semantics of these temporal inferences based on a basic polarity grid and he
generalizes on the distinction between positive and negative polarity of
event-types.

In his paper ''The grammaticalization of tense markers: A pragmatic reanalysis'',
Steve Nicolle discusses movement verbs that become tense markers through the
process of grammaticalization. In contrast with the general view that those
verbs undergo both structural and semantic change, he illustrates examples from
English and Digo (a Bantu language spoken in East Africa) which, although they
derive from verbs of movement and behave syntactically as tense markers, have
not undergone structural change. He presents the case of 'go in' structures like
'go and V'. He argues that the verb becomes closely linked to the following
modifying verb by losing its inflexional properties and becoming a verbal
suffix. Then, the verb's meaning related to the physical movement refers to time
and events. He ends his article by pointing out that all deictic movement verbs
help anchor a situation with respect to the deictic center. Nevertheless, in the
constructions he describes the secondary function has now become primary, and
this is an example of subjectification rather than semantic change that
underlies grammaticalization.

In the paper ''Aspectual interactions between predicates and their external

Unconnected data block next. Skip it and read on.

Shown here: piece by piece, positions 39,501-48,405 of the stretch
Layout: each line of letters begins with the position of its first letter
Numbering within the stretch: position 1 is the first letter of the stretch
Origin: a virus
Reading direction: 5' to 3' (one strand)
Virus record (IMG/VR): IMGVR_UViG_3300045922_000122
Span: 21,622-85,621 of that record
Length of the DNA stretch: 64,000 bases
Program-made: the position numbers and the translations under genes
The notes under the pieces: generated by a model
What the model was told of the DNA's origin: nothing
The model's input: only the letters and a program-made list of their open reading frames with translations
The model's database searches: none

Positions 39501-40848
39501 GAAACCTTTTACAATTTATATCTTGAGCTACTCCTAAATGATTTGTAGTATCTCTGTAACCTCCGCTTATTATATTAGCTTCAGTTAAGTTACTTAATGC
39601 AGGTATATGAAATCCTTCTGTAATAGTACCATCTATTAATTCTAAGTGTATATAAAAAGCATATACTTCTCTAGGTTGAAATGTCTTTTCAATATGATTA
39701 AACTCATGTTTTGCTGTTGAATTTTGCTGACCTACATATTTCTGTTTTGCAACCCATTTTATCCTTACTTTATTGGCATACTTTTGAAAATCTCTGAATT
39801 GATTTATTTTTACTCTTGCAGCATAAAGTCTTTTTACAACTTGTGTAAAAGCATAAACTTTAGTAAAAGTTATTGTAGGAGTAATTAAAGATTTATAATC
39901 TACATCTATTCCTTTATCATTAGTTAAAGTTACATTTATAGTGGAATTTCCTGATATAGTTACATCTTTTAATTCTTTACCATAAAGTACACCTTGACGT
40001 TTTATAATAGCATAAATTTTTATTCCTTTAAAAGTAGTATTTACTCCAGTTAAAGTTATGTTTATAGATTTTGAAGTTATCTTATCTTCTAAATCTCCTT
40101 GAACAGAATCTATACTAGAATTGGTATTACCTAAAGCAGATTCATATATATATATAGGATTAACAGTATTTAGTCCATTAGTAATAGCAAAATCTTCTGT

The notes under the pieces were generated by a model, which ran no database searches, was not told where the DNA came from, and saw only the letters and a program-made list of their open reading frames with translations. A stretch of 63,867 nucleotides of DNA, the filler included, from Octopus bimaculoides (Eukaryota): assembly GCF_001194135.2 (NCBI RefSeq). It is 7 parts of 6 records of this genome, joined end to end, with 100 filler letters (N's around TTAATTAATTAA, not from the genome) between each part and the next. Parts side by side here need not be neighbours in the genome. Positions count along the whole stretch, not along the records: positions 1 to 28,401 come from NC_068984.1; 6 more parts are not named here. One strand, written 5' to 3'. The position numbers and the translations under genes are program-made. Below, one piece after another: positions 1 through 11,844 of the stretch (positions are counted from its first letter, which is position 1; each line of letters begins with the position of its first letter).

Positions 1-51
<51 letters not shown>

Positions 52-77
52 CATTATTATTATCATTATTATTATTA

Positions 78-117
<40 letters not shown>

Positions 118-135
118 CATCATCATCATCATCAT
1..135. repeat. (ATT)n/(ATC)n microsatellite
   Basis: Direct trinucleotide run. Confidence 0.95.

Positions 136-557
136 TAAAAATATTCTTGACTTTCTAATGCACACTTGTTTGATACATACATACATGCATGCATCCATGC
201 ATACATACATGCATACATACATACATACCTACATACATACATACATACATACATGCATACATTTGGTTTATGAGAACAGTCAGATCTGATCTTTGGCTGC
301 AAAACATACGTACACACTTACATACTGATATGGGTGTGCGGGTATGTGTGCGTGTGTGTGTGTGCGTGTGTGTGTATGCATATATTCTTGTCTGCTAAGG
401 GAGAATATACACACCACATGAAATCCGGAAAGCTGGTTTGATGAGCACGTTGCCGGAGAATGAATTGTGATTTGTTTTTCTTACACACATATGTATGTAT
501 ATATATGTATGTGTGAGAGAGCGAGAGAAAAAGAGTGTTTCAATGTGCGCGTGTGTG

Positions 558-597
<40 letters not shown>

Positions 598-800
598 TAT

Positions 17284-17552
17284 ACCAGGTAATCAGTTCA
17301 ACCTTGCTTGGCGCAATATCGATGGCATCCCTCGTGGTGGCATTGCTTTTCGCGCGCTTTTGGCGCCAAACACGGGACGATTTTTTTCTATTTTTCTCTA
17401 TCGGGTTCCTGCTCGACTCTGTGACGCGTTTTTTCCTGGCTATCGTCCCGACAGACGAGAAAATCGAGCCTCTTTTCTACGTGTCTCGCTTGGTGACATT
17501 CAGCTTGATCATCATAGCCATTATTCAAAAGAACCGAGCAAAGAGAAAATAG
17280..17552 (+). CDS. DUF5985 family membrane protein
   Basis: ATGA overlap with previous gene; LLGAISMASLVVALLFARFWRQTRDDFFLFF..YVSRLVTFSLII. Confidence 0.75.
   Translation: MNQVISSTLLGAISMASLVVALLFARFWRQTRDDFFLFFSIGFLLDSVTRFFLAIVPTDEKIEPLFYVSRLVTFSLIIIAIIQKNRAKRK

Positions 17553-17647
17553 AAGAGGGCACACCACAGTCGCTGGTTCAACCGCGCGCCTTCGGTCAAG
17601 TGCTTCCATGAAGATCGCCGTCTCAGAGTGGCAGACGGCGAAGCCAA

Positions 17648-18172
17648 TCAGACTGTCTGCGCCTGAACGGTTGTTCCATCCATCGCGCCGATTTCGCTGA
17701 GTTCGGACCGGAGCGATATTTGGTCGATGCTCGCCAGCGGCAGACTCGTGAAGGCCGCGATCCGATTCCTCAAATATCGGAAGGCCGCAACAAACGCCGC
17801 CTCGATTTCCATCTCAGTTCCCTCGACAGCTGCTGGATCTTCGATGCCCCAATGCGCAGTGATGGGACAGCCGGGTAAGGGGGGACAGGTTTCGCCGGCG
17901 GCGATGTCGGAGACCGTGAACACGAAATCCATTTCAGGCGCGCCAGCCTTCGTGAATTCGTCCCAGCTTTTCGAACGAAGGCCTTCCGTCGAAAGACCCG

arguments in French'', Maria Asnes brings forward for consideration the case that
not only internal but also external arguments can interact with the aspect of
their predicates. She extends Krifka's definition (1998) of homomorphism to the
domain of the external arguments and presents her version of it. Her claim is
based on the fact that iterativity, which is also a property of external
arguments, creates a sort of homomorphism. This will yield to aspectual
interactions between the predicate and the external argument. She later on
provides eight feature configurations where an external argument triggers an
iterative homomorphism and thus participate in aspectual composition.
Interestingly, her account for aspectual interactions is applicable both to
nominal and verbal constituents.

In the paper ''Alors as a possible temporal connective in discourse'' Anne Le
Draoulec and Myriam Bras address the question of the temporal properties of the
French 'alors' within the framework of DRT (Discourse Representation Theory).
More specifically, they put forward the hypothesis that the position of 'alors'
plays a crucial role on what temporal properties this item will acquire.